On Lichtung (EAT SLEEP REPEAT ESR201201), field recordings meet up with low-key ambient music in an art gallery installation environment, assembled by the duo of Steve Roden and Machinefabriek. The original installation also had a visual component from Sabine Bürger, partially represented via the cover and booklet photographs of this CD release, which comprises edited highlights from the event. The original commission was intended to express the German idea of “heimat”, a word which roughly means “homeland” in English, but I believe it corresponds to a deep-seated cultural emotion about the environment and one’s place within it which is rooted in the Germanic bones, and which may not have a direct counterpart anywhere else in the world. The sensitive and nuanced response of the artists here has been to work with very evocative and misted-over field recordings which deepen the overall sense of ambiguity, and to incorporate local natural elements (leaves, twigs and water) in the finished installation piece. Small and intimate sounds, of which Roden is a masterful and subtle sculptor, characterise this record, but so too does the nostalgic and understated half-music of Rutger Zuydervelt (i.e. Machinefabriek). Some records in this vein can depress me with their undernourished sounds, which can appear minimal to the point of utter vacancy, but Lichtung has warmth and depth. Received 23 March 2012.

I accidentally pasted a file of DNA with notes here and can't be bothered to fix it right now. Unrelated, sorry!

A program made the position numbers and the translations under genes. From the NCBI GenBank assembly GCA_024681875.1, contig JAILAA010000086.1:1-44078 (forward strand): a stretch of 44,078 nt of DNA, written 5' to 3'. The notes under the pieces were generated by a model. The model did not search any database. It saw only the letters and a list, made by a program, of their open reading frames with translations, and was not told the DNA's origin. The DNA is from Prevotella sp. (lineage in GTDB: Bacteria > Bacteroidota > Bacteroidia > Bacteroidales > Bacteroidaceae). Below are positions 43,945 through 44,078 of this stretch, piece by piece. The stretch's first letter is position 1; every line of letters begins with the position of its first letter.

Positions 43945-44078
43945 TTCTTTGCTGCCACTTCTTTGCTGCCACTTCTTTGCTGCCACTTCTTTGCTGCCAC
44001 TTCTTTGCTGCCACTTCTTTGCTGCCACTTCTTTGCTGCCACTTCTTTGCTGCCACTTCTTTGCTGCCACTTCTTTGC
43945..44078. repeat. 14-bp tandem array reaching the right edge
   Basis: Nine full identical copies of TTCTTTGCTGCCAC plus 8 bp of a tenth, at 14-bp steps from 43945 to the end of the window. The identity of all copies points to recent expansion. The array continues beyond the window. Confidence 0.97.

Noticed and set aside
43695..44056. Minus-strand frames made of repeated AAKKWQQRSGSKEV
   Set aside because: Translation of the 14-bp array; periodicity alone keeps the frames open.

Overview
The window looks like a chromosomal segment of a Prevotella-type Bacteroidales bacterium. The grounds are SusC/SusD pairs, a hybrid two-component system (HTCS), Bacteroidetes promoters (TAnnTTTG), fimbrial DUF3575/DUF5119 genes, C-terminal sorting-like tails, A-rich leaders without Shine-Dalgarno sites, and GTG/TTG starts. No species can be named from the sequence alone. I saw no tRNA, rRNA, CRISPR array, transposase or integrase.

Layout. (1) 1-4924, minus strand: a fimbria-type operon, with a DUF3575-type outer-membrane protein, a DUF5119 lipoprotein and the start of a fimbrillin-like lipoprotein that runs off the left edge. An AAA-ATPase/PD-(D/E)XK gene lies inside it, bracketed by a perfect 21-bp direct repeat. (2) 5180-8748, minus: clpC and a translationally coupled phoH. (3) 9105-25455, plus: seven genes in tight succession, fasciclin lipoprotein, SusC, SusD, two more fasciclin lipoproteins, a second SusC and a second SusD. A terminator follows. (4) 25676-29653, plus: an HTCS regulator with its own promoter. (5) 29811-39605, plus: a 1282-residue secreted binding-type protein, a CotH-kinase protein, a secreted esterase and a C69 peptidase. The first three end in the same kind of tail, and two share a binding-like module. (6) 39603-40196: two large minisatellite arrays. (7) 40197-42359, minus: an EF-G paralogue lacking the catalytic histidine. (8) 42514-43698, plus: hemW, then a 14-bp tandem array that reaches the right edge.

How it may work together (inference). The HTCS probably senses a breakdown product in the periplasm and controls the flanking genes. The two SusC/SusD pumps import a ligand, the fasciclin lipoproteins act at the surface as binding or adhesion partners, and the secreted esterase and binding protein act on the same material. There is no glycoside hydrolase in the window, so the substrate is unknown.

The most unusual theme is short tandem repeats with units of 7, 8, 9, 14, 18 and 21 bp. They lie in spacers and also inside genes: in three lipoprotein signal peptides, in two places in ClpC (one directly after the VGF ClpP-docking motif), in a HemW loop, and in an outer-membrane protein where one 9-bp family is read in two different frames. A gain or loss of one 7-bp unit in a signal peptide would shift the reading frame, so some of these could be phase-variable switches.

Simon Balestrazzi has come our way in the past with his hypnotic electronic drones which sometimes have an occult side, such as A Rainbow In My Mirror and his spooky Candor Chasma collaboration. On The Sky Is Full Of Kites (BORING MACHINES BM38), the work has all been generated out of his modified and home-made instruments, including the “prepared psaltery”, plus synths, oscillators, and the laptop all providing so much thickened and glutinous electronic buzz you can almost measure it by the acre. According to the press notes, the keywords we should be bearing in mind are to do with industrial landscapes and the weather, and the music here does indeed convey the sensations of unpleasant, drizzly grey skies hovering over a ruinous once-proud city of dead machines. Balestrazzi’s textures and layers are impeccably rich, and he has put in a lot of time and effort to invoke the dark forces which intrigue him, but most of the album feels like a bit of a sprawl to me, without sufficient forward movement within the tunes to lift the listener from the quagmire of desolation. The title track admittedly has a little more agitation to assist its moribund atmosphere, and a vague pattern can be discerned in its leisurely rise-and-fall shapes. Daniele Serra, who also illustrated the Candor Chasma CD, provides notably odd artworks where cityscapes, machinery, and insect-like forms are combined in unholy marriages. Received 27 March 2012.